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Friday, May 25, 2018
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Hillsborough Community College’s South Shore campus bursting at the seams

RUSKIN — When Hillsborough Community College opened its small, architecturally-hip campus in a vacant field off Shell Point Road in 2008, it was already behind the eight ball for space.

Instead of the expected enrollment of 400 students, 1,652 students attended the first year. The following year, enrollment grew another 50 percent. The year after that, 30 percent more students signed up for classes on the campus.

This year, after adding 18 portable classrooms over the past three years, enrollment has swelled to nearly 6,200 students.

Ashley Carl, director of marketing and public relations for HCC, attributes the huge numbers to a sense of community that campus president Allen Witt has created with his staff. “Word of mouth is still the best sales pitch” and Witt’s reputation for offering what the community needs has spread, she said.

Certainly, the poor economy has helped the numbers grow, Witt says. But while community college enrollment typically increases when the unemployment rate goes up, the South Shore campus’ figures have continued to increase despite a drop in the jobless rate, he said.

And with talk of an enormous Amazon.com warehouse coming to South Shore, there seems no end in sight for this continual campus growth spurt.

Opening the campus in a rural area of Hillsborough County has brought with it a special list of challenges and priorities, Witt said.

Unlike on many community college campuses, where students are living at home and going to school full time while their parents are paying the bills, HCC’s South Shore campus is heavily Hispanic. It is a culture where students are more likely to graduate high school, move out on their own, get married and start families, sometimes immediately.

“A lot of people don’t understand that South Shore is a unique community,” Witt said. “People don’t want to drive to Temple Terrace or downtown Tampa for classes. Almost all our students are first generation college, and most are first generation high school graduates.” The campus caters to their needs, he said.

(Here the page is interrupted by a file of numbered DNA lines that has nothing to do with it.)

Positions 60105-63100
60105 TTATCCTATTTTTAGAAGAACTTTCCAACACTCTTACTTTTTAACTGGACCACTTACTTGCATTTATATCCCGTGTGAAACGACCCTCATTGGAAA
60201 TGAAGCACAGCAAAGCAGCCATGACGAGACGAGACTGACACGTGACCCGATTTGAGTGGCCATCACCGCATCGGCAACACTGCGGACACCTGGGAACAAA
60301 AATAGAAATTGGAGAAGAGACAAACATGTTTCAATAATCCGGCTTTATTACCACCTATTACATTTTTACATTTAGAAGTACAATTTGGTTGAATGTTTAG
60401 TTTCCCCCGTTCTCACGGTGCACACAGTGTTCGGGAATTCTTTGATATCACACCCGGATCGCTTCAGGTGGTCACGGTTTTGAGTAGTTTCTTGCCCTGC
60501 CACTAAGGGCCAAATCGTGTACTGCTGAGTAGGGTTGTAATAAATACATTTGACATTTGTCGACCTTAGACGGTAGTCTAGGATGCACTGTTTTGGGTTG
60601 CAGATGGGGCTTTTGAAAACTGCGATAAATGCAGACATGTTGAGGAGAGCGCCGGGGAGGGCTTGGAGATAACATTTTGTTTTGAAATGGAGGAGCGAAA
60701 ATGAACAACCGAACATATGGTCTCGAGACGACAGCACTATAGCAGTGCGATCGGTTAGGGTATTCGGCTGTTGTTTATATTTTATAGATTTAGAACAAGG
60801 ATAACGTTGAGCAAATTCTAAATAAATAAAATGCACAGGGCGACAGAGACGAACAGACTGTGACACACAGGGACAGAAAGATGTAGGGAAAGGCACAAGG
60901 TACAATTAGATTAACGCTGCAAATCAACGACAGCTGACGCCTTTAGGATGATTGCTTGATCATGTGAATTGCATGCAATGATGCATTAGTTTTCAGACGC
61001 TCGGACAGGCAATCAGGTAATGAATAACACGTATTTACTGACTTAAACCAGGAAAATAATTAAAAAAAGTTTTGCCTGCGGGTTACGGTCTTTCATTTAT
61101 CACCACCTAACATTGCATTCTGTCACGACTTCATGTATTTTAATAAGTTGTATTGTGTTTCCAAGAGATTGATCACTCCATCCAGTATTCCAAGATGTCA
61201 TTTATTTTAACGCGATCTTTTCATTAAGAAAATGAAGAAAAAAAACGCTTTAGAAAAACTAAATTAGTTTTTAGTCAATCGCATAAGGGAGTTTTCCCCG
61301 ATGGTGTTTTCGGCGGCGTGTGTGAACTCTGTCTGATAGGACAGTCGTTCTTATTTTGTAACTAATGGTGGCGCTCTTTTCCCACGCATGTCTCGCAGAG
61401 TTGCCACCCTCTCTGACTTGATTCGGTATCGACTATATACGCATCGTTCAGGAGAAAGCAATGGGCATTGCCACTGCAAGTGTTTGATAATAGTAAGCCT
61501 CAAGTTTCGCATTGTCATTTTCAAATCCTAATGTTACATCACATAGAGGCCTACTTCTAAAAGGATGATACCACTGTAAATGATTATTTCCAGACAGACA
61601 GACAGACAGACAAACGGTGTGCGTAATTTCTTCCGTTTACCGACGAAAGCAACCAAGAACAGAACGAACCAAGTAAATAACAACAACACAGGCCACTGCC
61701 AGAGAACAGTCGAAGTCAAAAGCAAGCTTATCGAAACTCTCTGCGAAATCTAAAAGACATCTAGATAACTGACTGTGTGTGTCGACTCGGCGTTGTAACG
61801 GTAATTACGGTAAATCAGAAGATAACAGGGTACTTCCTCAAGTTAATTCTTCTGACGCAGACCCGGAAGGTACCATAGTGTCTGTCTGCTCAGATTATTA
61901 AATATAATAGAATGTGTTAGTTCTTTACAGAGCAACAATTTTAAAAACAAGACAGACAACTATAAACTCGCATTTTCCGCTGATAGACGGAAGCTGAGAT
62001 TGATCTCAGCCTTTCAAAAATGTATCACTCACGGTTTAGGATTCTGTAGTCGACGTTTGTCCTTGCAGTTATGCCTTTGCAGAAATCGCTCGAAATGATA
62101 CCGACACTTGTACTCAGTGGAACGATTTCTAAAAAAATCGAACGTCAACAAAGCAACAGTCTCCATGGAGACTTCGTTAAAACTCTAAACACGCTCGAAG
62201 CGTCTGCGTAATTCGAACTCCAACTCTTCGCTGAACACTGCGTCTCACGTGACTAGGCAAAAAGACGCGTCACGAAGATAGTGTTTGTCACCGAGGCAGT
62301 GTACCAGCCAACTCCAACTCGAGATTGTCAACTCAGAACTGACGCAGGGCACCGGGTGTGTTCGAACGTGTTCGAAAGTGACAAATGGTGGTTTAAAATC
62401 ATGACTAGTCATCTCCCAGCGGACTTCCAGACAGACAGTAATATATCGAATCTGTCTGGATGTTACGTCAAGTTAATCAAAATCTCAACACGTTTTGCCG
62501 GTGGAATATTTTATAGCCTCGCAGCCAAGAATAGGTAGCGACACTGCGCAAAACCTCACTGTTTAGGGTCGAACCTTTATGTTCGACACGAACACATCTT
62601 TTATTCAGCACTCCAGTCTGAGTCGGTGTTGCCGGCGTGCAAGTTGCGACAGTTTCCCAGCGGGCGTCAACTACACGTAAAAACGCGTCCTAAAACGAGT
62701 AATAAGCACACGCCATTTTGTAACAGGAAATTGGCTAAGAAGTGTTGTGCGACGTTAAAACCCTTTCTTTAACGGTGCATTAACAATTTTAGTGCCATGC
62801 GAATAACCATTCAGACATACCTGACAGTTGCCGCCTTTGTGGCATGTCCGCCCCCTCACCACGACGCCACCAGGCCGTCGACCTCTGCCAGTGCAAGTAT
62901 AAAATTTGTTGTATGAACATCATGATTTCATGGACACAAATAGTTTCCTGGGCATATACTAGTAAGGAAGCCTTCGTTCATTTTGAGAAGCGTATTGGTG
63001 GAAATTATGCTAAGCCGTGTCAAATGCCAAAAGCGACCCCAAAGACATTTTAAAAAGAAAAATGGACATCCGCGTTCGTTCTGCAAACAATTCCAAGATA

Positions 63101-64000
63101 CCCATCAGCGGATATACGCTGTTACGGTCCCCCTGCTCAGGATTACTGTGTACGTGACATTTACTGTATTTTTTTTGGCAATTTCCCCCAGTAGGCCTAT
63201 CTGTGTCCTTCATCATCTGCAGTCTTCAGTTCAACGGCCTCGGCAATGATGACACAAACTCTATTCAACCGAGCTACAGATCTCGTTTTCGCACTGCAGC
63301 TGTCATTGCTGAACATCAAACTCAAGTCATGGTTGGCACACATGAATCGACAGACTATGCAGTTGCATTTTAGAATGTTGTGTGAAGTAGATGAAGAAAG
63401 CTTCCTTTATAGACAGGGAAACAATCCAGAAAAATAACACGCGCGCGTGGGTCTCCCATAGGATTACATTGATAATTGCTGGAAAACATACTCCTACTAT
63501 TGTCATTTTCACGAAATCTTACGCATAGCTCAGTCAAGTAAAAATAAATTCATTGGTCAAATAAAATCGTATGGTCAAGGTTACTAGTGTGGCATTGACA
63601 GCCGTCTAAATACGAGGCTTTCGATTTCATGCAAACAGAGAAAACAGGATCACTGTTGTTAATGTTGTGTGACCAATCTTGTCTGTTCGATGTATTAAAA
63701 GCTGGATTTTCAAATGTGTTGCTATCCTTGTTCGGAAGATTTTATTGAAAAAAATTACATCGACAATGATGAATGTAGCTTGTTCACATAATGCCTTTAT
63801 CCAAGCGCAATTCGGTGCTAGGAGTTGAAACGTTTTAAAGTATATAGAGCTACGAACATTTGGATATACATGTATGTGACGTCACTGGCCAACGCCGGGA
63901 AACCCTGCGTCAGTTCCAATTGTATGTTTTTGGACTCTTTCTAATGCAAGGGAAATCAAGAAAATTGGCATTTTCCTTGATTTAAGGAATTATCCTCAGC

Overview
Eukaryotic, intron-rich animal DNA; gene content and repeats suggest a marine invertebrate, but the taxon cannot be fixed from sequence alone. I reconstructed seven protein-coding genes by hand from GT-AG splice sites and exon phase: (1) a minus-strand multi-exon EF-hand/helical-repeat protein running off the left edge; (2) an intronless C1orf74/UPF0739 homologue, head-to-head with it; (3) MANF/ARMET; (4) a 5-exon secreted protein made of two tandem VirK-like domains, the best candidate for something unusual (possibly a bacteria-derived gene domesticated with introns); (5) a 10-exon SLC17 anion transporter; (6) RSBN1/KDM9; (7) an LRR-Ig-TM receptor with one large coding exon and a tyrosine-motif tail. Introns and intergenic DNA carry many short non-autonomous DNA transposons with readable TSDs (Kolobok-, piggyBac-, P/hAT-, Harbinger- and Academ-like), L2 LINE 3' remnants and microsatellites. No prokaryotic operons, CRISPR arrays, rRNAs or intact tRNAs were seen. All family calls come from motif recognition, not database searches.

“The staff does a lot of community outreach and talking about the programs and services we offer,” Carl said. “Overwhelmingly, these are students going for their Associate of Arts degrees so they can move on to four-year schools.”

Many are taking prerequisites offered at the South Shore campus that will get them into nursing and health science programs at the University of South Florida or elsewhere.

To that end, Witt and his staff are looking forward to a new $9.7 million science building they hope will be in place for the spring or summer session in 2015.

The new building has received approval from the district board of trustees, but the funding is not yet in place. When it is, the new building will be built just east of the existing structures and will house all science classes.

“We have one biology classroom and we need about five,” Witt said. “The new building will give us the high quality science classrooms we need” and free up existing space for general education classes.

“With a new hospital coming to the area and employment in the health care industries rising, the biological sciences have really taken off,” Witt said.

And if Amazon.com comes in and builds a 1 million square-foot assembly and distribution center next door — a plan the Hillsborough County Commission is working on — it will not only change the face of the HCC South Shore campus, it will change the entire community, he said.

“If Amazon comes in with a thousand employees, it will be the tip of the ice berg for us,” he said. “We’re all just waiting for that announcement.”

“It would be a game-changer,” sending dozens, if not hundreds of Amazon employees to the campus for continuing education and children of the employees to HCC for the first two years of college, Carl said.

“We don’t know exactly how it will change things,” Witt said. “But it will definitely change things.”

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